Ukraine's trial of Yulia Tymoshenko backfires

Unkrainian President Viktor Yanukovych appears to have miscalculated the political consequences of bringing a corruption case against his rival, former Prime Minister Yulia Tymoshenko.

By , Correspondent

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    Ukraine's former Prime Minister Yulia Tymoshenko seen inside the court hearing room, her husband Oleksandr sitting nearby on the right, in Kiev, Ukraine, Monday, Aug. 8. A Ukrainian court on Monday rejected lawyers' requests to free Tymoshenko from jail during her trial.
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The fiery heroine of Ukraine's Orange Revolution, Yulia Tymoshenko, is fighting for her political life in a Kiev courtroom against charges of corruption and abuse of office while she was the country's prime minister in 2009.

Ms. Tymoshenko's trial began in late June, but on Friday the judge, infuriated by her repeated displays of defiance, had her arrested and imprisoned for the Ukrainian equivalent of "contempt of court." On Monday the court rejected her lawyers' appeal to have her released from jail.

But President Viktor Yanukovych, who narrowly defeated Tymoshenko in presidential polls last year and may have seen the corruption trial as means of finally burying a perennial opponent, appears to have miscalculated badly.

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Tymoshenko's supporters have rallied to her defense, both the US and the European Union have expressed deep concern over what they suspect to be a "politically motivated" trial. Even Russia is growling angrily about Mr. Yanukovych's decision to make the centerpiece of the case a controversial 2009 gas agreement that Tymoshenko signed with Russian Prime Minister Vladimir Putin.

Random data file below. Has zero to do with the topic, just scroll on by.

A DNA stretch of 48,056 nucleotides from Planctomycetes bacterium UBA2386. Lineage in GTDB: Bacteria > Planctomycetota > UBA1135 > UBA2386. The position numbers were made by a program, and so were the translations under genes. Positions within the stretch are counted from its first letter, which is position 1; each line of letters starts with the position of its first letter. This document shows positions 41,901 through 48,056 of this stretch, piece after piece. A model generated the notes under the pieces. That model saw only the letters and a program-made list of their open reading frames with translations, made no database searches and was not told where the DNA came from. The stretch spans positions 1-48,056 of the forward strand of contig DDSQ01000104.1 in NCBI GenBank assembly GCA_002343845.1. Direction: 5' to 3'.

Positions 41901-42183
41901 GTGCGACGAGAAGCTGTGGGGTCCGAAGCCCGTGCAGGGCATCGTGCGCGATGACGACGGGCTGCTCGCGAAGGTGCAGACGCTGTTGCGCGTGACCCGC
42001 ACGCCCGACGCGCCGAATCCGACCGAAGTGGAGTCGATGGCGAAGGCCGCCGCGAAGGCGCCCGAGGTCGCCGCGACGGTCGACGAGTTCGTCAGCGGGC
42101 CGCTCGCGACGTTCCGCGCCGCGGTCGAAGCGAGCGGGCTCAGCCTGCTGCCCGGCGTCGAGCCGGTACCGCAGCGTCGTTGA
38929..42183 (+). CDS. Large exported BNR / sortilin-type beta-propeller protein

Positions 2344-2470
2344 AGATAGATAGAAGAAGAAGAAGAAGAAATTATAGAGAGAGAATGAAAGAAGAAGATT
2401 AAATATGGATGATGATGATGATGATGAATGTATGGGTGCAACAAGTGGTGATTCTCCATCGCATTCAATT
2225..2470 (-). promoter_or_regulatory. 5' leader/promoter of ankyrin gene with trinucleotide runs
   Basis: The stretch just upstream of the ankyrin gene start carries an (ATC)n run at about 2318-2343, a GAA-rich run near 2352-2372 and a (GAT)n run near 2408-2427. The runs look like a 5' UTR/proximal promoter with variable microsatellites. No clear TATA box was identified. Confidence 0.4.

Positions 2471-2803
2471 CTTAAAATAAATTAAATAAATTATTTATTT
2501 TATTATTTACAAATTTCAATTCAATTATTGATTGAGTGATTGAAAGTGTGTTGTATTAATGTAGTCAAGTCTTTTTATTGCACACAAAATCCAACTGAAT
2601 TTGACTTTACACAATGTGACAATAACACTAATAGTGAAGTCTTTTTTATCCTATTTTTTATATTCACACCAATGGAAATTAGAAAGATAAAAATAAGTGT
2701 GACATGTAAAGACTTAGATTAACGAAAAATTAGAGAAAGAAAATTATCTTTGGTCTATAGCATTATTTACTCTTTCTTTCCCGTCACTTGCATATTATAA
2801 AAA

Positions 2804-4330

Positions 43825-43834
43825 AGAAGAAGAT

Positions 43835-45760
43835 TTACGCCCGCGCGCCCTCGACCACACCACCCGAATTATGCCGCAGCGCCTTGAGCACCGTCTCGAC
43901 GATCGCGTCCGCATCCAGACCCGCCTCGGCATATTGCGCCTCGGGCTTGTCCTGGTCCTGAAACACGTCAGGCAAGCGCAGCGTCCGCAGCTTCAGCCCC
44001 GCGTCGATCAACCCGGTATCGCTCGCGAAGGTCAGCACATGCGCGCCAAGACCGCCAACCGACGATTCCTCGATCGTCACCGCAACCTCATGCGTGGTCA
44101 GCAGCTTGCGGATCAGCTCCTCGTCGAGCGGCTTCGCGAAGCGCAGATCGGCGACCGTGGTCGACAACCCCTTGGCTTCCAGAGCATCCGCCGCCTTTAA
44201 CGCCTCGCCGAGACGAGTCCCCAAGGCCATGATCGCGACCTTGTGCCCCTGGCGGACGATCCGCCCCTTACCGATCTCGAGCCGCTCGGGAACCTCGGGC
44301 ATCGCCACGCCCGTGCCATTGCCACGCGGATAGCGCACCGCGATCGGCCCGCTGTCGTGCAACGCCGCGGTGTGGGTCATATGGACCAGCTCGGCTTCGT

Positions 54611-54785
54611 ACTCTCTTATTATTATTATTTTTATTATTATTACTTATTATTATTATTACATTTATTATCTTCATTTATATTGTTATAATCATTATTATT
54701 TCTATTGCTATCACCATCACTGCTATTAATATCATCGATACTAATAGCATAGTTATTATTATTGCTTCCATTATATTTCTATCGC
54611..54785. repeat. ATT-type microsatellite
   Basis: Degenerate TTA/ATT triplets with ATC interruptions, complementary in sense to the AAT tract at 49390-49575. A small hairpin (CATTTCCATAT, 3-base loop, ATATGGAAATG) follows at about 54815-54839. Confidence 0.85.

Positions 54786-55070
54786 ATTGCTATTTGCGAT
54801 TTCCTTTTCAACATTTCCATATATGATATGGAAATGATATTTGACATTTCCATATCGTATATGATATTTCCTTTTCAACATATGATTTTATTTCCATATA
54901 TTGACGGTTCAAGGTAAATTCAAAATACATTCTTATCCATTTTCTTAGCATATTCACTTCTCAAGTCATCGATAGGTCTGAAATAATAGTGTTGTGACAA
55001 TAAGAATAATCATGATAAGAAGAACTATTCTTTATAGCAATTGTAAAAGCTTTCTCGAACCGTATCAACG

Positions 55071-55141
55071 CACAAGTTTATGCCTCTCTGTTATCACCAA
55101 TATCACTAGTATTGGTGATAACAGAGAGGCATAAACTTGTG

"Yanukovych's decision to put Tymoshenko on trial looks increasingly irrational," says Sergei Strokan, a foreign affairs columnist with the Moscow business daily Kommersant. "By putting a defeated opponent in the dock, he granted her a whole new political lease on life.

"And by indirectly implicating top Russian leaders in the case, especially Vladimir Putin, Yanukovych has aroused the anger of the Kremlin," he adds. "That gas deal was Putin's brainchild, and calling it into question puts his personal prestige and credibility on the line."

Boon for Tymoshenko

Tymoshenko, whose political popularity had been flagging since she was forced out of her job as prime minister last year, has been thrust back into the public eye and handed a role that she has honed to perfection in the past: that of a true daughter of Ukraine, persecuted for her patriotism by pro-Russian leaders.

With hundreds of supporters rallying outside the court house and camping in a nearby park, Tymoshenko has used her court appearances to accuse Yanukovych of selling out on Ukrainian independence and installing a pro-Russian dictatorship in the country. After her arrest Friday she posted a defiant statement on her official website insisting that she is a "political prisoner."